Wednesday, December 31, 2003

1. The verdict has been reached, finally. Had a long meeting with JBB. Have to really complete this dissertation by early January, and that means ... in two weeks from now! He's leaving for sabbatical terms in Colorado and some European countries. If I can't finish early, that would be problem for both of us to communicate the research effectively. This is tough, so tough. But I understand his constraint. And I'm still strugling with my programming. Have to leave anyway. Insha Allah.

2. Friends debated about interest rates and inflation. Was inspired to write about the economics of riba'. Hold it, still have number one in the to-write-list: the economics of drinking coffee (have postponed this many times).

3. Music: Ahmad Jamal. This master is still powerful in his 70s. (Drums by Idris Muhammad, bass James Cammack). Great. No wonder even Miles said he was influenced by Jamal.

Sunday, December 28, 2003

1. An article in the NYT tells a story of the economic impact of smoking ban in NY city. As its title suggests, the result is "clear air", but "murky economics". Mayor Bloomberg was one of the pioneers in pushing the antismoking law in NY city. Banning smoking? I don't get it. If the goal is to protect non-smokers from the danger of being passive smoker, I think I could understand the banning policy. But, if you could use one bullet to kill two birds (my apologies to Jan Tinbergen -- this is just an expression, Professor!), why don't you do that? That one bullet is higher tax: Put high tax on cigarette, it will discourage consumption, both active and passive smokers will be reduced in number. Some anti-tax economists would disagree. But here's the story:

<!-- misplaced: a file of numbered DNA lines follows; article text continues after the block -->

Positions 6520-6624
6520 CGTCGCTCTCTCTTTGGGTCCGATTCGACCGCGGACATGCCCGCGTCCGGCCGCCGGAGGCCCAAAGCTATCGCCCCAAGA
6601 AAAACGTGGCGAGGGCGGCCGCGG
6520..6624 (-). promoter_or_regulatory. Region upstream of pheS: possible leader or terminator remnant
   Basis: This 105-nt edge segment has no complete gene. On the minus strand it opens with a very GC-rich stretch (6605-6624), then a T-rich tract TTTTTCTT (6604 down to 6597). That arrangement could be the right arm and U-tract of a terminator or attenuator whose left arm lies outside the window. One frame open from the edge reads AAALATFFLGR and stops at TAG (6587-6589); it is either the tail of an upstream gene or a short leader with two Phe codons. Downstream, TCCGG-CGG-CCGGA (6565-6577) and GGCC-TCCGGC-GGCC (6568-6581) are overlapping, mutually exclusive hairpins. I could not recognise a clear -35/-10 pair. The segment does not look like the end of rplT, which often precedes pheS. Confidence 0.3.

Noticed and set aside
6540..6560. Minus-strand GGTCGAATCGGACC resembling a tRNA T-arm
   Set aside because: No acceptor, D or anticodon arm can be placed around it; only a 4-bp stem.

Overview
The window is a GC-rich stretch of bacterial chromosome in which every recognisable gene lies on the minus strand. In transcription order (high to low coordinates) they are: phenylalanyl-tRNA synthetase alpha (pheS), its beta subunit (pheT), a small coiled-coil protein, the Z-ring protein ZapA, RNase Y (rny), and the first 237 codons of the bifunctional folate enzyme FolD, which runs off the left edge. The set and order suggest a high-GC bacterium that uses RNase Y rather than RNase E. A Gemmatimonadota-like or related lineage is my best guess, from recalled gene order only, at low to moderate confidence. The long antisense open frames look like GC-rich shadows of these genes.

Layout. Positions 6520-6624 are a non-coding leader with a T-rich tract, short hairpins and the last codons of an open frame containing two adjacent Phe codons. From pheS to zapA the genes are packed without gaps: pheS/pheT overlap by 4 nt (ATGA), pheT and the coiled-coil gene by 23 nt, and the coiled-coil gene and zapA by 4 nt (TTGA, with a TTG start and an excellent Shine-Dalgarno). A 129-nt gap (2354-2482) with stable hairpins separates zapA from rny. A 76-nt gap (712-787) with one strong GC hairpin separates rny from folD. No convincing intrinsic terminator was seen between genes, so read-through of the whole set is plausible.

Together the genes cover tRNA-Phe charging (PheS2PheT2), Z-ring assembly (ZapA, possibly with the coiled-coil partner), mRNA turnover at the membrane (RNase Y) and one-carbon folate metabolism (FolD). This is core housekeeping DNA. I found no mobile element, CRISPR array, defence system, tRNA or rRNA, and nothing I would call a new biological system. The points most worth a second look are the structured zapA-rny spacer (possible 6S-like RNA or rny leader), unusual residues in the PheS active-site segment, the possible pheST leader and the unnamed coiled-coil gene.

Friends asked me how I could quit smoking so easily. I told them, it's simple: cigarette is so expensive here in the U.S. Me the student could only afford smoking for the first year of my living in this country. The sharp difference between prices here and at home finally *forced* me to quit -- well to be exact, I *voluntarily chose* to exit. (And yes, I did it without all those pathetic patches, nicotine subs, etc). So, it's the high price. So, it's the high tax. The retail sellers inevitably raised prices due to the high tax imposed by the government. Message read. So, as far as discouraging smoking is concerned, high tax would work. What about generating income? Not really. For the latter, there would be a tax rate below which tax revenue could rise but beyond which tax revenue would fall. Becker in his eloquent book wrote that the treshold level of cigarette tax is about 95c per pack. Above this level, tax revenue will just fall. Why? Reduced consumption, disincentives for new smoker, and smuggling. (In this article, Becker argues against higher tax on cigarette. I agree, if the only objective is income generation. I disagree if it's to discourage consumption. In other part in the book, Becker agues for higher tax on alcoholic beverages. So I see a contradiction.)

How do we explain this? In theory of taxation, we know that taxes on cigarette, alcoholic beverages, and other "bad" products are called "sumptuary" taxes: the main objective of their imposition is to discourage consumption, NOT to generate revenues. The demand for goods like cigarette is usually inelastic, so quantity does not change significantly due to tax change. Harberger has proved that if income is your objective, tax the elastic good. But I would believe that you don't want to use cigarette tax as your income machine. Tax it for sumptuary reason. Banning smoking is useless, so is putting that stupid label: "Smoking is bad for your health".